c would be out near the asteroid belt or so in our solar system, and b would be close to Saturn position.
    Reply
  • Mikhail Markeyev
    This is called a "brown dwarf" - a star whose mass can only provide a deuterium fusion reaction, but not hydrogen. And it is not a planet.
    Reply
  • rod
    Mikhail Markeyev said:
    This is called a "brown dwarf" - a star whose mass can only provide a deuterium fusion reaction, but not hydrogen. And it is not a planet.
    Okay, keep in mind the exoplanet sites show exoplanets with much more mass too.

    Example, http://exoplanet.eu/, this site shows 329 with masses 10 or larger Jupiter. HD 131664 b is 135 Jupiters, HR 3549 b is 45 Jupiters as examples.

    https://exoplanetarchive.ipac.caltech.edu/index.html, this site shows 159 with 10 or more Jupiter masses. PH2 b is 80 or so Jupiters. VHS J125601.92-125723.9 b is 32 or so Jupiters.
    Reply
  • Helio
    Wow. I didn't realize there are so many brown dwarfs in the list, but I shouldn't be surprised since it's logical to include BDs (Brown Dwarfs) in the exoplanet list. They might have moons. :)

    But, as noted, they are Brown Dwarfs. There are about 10 BD's listed that range from 12.9 to 13.3 Jupiter masses, ignoring the margins of error. There are 270 exoplanets with 13 or more Jupiter masses, using Rod's first link.
    Reply
  • Pogo
    As far as I know, if it burns hydrogen and heavier elements, it’s a star. If it burns only deuterium, it’s a brown dwarf. If it doesn’t burn anything, it’s a planet. But, of course, if it looks like a planet and we discover it’s hiding a dueterium process inside, we would change its designation.

    But, the designation of things can be dynamic. We may change definitions and create new ones as we learn more. Don’t be surprised!
    Reply
  • Pogo
    I also think that bodies that are destined to be stars go through earlier stages - starting out as a pile of gas and rubble, then a planet as the mass increases. Then given enough mass and rate of infalling material, it’s heated up enough by gravitational collapse to become sorta a plasma planet. As the temperature and pressure get to brown dwarf stage, the deuterium ignites, first as a few hot spots, then eventually enough to be self-sustaining. As it gains more mass, the conditions become enough to ignite the hydrogen cycle. Hence the body goes through all those stages.
    We just can’t see it because of the accretion disc along with other bodies going through the building stage all within a nebula or cloud of stuff making the stars. I imagine once the cloud clears because the bodies that were born consumed most of the material, left behind are stars with planets, some brown dwarves, some interstellar planets and moons, and all kind of rocks and dust just everywhere, all going their destined pathways.
    Reply
  • Helio
    Pogo said:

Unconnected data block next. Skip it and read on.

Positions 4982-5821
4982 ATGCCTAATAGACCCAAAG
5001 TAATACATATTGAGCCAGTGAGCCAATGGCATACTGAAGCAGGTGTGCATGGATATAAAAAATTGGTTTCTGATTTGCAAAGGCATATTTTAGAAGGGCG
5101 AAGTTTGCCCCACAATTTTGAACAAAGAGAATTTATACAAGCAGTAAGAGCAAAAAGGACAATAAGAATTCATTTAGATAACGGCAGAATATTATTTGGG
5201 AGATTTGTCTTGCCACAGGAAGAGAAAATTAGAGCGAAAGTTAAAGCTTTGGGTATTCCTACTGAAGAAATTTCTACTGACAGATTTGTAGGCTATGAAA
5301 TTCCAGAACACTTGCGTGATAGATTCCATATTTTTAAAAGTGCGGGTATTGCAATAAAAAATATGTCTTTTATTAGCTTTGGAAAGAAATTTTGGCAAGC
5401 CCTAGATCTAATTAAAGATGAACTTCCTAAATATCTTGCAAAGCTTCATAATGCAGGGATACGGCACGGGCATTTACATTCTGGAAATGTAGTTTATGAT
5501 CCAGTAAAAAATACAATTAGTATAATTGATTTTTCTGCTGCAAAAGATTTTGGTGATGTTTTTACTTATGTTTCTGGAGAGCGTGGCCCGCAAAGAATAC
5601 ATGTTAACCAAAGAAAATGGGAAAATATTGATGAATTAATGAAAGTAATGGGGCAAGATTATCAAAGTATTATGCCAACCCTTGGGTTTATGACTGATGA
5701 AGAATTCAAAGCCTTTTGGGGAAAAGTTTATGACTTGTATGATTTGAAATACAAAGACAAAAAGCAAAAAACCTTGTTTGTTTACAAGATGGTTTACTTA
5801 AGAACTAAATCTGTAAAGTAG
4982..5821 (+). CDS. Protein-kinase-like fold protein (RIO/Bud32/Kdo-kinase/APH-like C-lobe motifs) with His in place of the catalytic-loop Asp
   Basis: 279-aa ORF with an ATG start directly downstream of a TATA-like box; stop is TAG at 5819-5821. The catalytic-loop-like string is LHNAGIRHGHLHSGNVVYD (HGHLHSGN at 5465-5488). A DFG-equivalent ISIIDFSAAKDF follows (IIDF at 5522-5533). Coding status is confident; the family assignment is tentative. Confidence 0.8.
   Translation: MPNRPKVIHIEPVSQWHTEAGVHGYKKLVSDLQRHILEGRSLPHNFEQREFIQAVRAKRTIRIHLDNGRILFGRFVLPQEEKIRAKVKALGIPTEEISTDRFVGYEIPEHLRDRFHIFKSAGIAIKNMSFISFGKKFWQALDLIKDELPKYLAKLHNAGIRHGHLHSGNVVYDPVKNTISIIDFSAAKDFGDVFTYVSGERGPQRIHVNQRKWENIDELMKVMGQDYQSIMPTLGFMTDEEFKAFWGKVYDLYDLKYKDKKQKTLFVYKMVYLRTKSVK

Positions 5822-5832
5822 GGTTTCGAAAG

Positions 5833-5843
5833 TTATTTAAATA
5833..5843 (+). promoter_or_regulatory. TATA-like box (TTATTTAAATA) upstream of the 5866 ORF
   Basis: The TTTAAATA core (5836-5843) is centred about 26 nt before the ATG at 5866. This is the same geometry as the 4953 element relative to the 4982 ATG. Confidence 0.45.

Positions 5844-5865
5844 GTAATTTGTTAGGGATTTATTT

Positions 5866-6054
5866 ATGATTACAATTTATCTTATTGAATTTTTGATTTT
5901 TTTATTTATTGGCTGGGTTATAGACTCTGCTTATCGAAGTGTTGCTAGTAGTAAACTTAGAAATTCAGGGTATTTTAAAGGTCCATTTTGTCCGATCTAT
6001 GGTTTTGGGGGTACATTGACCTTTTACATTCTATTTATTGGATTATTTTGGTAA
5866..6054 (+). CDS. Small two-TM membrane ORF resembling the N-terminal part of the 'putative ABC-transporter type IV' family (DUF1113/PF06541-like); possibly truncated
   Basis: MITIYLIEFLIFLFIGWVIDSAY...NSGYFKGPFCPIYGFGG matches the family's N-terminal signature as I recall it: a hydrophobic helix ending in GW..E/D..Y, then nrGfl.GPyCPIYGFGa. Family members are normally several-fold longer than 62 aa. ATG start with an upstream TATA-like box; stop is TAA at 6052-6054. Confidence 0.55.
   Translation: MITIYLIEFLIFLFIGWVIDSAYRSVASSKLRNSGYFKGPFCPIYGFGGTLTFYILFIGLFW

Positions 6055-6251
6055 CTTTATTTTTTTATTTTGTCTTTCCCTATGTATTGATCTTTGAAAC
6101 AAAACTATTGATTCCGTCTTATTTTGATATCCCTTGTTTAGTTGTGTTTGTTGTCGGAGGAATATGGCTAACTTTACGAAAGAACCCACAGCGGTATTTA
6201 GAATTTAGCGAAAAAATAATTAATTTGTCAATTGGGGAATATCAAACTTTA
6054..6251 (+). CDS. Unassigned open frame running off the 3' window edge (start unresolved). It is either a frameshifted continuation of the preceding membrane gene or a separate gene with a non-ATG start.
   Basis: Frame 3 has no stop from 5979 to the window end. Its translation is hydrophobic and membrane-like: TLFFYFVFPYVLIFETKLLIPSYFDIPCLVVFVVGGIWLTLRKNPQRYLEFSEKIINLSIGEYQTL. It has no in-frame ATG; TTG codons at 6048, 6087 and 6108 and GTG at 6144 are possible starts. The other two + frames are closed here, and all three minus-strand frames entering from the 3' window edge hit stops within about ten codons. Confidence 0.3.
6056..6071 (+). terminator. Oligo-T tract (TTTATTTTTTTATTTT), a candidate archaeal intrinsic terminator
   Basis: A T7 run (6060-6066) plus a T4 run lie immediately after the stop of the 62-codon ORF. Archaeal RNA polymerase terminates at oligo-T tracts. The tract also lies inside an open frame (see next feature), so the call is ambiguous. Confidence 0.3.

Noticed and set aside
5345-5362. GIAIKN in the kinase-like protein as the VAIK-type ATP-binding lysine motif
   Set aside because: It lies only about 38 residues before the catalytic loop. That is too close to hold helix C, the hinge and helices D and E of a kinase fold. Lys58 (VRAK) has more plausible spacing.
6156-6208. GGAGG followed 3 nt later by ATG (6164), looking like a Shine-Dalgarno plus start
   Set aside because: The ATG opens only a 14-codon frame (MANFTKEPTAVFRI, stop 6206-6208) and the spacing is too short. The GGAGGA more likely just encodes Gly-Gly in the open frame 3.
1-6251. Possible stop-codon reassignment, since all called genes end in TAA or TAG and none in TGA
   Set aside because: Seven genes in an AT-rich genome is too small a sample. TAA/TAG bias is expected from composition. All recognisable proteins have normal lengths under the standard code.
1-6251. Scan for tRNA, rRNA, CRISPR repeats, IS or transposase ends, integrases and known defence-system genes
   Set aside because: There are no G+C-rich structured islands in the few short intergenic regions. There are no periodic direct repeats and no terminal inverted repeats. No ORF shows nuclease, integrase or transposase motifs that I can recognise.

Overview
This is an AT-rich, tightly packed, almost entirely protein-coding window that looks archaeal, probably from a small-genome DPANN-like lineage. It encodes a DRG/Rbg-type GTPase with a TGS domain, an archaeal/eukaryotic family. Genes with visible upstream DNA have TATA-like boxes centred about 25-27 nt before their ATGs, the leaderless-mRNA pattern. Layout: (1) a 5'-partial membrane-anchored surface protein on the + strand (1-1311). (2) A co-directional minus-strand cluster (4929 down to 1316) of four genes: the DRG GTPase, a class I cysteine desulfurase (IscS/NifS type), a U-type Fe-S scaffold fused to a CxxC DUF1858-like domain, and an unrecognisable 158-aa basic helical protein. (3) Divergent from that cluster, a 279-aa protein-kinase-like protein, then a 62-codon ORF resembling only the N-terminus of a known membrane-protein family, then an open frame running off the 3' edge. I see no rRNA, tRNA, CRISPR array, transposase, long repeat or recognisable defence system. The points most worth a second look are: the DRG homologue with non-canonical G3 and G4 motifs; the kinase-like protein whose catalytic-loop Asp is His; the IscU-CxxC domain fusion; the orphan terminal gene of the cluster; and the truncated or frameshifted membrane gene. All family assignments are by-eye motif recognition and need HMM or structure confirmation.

I also think that bodies that are destined to be stars go through earlier stages - starting out as a pile of gas and rubble, then a planet as the mass increases. Then given enough mass and rate of infalling material, it’s heated up enough by gravitational collapse to become sorta a plasma planet. As the temperature and pressure get to brown dwarf stage, the deuterium ignites, first as a few hot spots, then eventually enough to be self-sustaining. As it gains more mass, the conditions become enough to ignite the hydrogen cycle. Hence the body goes through all those stages.
    We just can’t see it because of the accretion disc along with other bodies going through the building stage all within a nebula or cloud of stuff making the stars. I imagine once the cloud clears because the bodies that were born consumed most of the material, left behind are stars with planets, some brown dwarves, some interstellar planets and moons, and all kind of rocks and dust just everywhere, all going their destined pathways.
    We actually can see many of these protostars, including their disks, thanks to IR scopes.
    Reply
  • Pogo
    I imagine although we can see them, with all the debris surrounding them, we wouldn’t be able to see them when they light off the deuterium cycle, and again the hydrogen cycle. That would be interesting.
    Reply
  • Helio
    Pogo said:
    I imagine although we can see them, with all the debris surrounding them, we wouldn’t be able to see them when they light off the deuterium cycle, and again the hydrogen cycle. That would be interesting.
    AFAIK, the ignition event is not an event. The stars simply get hot enough from the gravitational energy generated during collapse (as you mentioned), reaching a point in the core that deuterium burning takes place, here and there. The amount of energy released per cubic meter is less than what the human body generates in heat, surprisingly, which is true even for hydrogen fusion.

    What might be interesting is when the star's light finally breaks through its dusty shroud, though this is likely a very slow process, normally.
    Reply